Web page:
# Mathematics Learning through the Use of Technology

Amy M. Smith (Pink Sky Education, USA), Amy R. Gentry (Shelby County Schools, USA) and Sally Blake (Flagler College, USA)
Copyright: © 2012 |Pages: 23
DOI: 10.4018/978-1-61350-059-0.ch010
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## Abstract

Technology can capture young children’s attention, motivate them, and help them construct early mathematics concepts in meaningful ways. This chapter examines the nature of children’s mathematics learning and how technology can support learning on three levels: (a) a teacher information resource; (b) teaching support; and (c) the learning process for children. It provides a description of how technology tools, when connected to sound inquiry-based pedagogy and formative assessment, can facilitate learning in today’s increasingly technological world. Considerations for future research as well as a list of relevant, practical resources for teachers to experiment with in their own classrooms are included.
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## Introduction: Charter School Vignette

On a busy October day at Southern Avenue Elementary Charter School, Ms. Shepard’s kindergarten children place an electronic popcorn popper at the end of a long roll of butcher paper taped to the floor. They measure the kernels in a measuring cup and pour them into the machine. Trying to bridle their excitement, they discuss their estimations concerning how far the popcorn will land after shooting out of the popping device. The “pop” button is pushed. Much conversation and collaborative problem solving quickly follow as the children observe that the popcorn does not follow their anticipated trajectory but instead pops randomly in all directions. They vote to move the popping machine to the middle of the paper. They furnish additional paper on the sides and then focus on measuring the distances of the popcorn and machine using their hands as tools of measurement. Together, they also count the popcorn. Ms. Shepard documents the children’s learning by taking pictures with her digital camera and recording their words on her laptop computer. All the while, she guides the children to think about and discuss their original hypotheses compared with the actual data collected and the differences in measurements. She also facilitates a conversation about how many kernels actually popped compared to the cup of kernels placed in the machine. The documentation will later serve as a foundation for thinking, learning and teaching as students and teachers revisit the experiment. For now, each child moves to a table to enjoy the edible manipulative while placing a mark on paper for every ten pieces eaten and reflecting on the experience in their journals.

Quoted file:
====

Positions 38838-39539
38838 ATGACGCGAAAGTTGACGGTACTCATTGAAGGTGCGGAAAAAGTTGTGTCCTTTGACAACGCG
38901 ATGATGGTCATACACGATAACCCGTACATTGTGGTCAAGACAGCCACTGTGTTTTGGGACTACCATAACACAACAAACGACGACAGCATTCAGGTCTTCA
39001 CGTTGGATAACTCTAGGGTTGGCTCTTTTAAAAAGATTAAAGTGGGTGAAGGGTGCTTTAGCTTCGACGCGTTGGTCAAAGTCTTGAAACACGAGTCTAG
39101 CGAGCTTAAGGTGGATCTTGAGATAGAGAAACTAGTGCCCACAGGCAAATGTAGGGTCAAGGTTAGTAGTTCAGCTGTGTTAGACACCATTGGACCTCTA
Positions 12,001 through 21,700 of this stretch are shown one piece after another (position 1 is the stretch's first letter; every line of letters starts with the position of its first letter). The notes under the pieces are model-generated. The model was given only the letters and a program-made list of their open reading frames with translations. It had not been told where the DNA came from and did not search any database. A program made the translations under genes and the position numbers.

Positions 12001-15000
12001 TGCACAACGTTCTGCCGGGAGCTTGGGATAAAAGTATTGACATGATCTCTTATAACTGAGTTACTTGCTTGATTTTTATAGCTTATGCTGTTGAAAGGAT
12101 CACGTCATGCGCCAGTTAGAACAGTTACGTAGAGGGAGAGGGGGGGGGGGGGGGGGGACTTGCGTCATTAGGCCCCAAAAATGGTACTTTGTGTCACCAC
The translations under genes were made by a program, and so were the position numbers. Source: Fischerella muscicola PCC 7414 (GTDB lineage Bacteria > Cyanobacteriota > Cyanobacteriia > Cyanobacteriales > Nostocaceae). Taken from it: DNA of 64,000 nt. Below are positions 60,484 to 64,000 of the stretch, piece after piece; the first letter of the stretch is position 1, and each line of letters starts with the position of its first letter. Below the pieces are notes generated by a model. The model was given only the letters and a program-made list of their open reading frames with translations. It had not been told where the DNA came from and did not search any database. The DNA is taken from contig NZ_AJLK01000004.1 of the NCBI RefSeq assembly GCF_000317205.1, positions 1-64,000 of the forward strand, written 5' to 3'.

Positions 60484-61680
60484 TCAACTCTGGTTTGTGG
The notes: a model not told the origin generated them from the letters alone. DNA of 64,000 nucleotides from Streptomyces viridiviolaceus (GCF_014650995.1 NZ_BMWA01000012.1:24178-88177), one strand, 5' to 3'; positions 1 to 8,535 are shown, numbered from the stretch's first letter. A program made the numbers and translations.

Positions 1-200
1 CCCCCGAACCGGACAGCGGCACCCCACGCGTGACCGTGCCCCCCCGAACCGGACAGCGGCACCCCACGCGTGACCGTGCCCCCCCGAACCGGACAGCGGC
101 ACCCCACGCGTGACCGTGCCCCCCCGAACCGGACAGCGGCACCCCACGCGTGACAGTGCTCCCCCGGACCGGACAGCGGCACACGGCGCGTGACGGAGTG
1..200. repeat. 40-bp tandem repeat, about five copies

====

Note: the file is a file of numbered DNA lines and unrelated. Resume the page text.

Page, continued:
A quick glance around the classroom reveals multiple applications of technology (besides the popcorn popper) that this creative teacher uses to facilitate her young students’ development of early math skills. Learning is constructed within the context of inter-disciplinary, fun and meaningful activities that promote higher-order thinking skills. There are estimation jars sorted with differing colored popcorn kernels on a shelf with nearby corresponding printed-out bar graph. In one area of the room, kernels have been carefully placed in squares of a one-hundreds chart, and a nearby computer screen invites a pair of children to work on a similar interactive virtual manipulative hundreds chart. Ms. Shepard has also retrieved popcorn images printed from ClipArt and displays ordinal numbers and kindergarten-level math vocabulary words on them. A completed pie chart shows “Our Favorite Ways to Eat Popcorn” (i.e., with butter, with salt, with butter and salt, plain). The walls and shelves also hold child-created poems (typed with the help of older peers) from Word processing programs, popcorn songs and literature derived from the Internet. The words of children’s theories in response to a question posed by the teacher are also evident: Why does popcorn pop? Next to the early theories are text and photos from http://www.tellmewhyfacts.com that supply the answer. (In short, when heated, pressure builds up from the steam of a small amount of water that exists inside the kernel). Finally, a hardcopy of a list of relevant hyperlinks that children can access to play popcorn-themed learning games is embedded on a popcorn themed bulletin board that depicts a web of disciplines and associated standards for learning.

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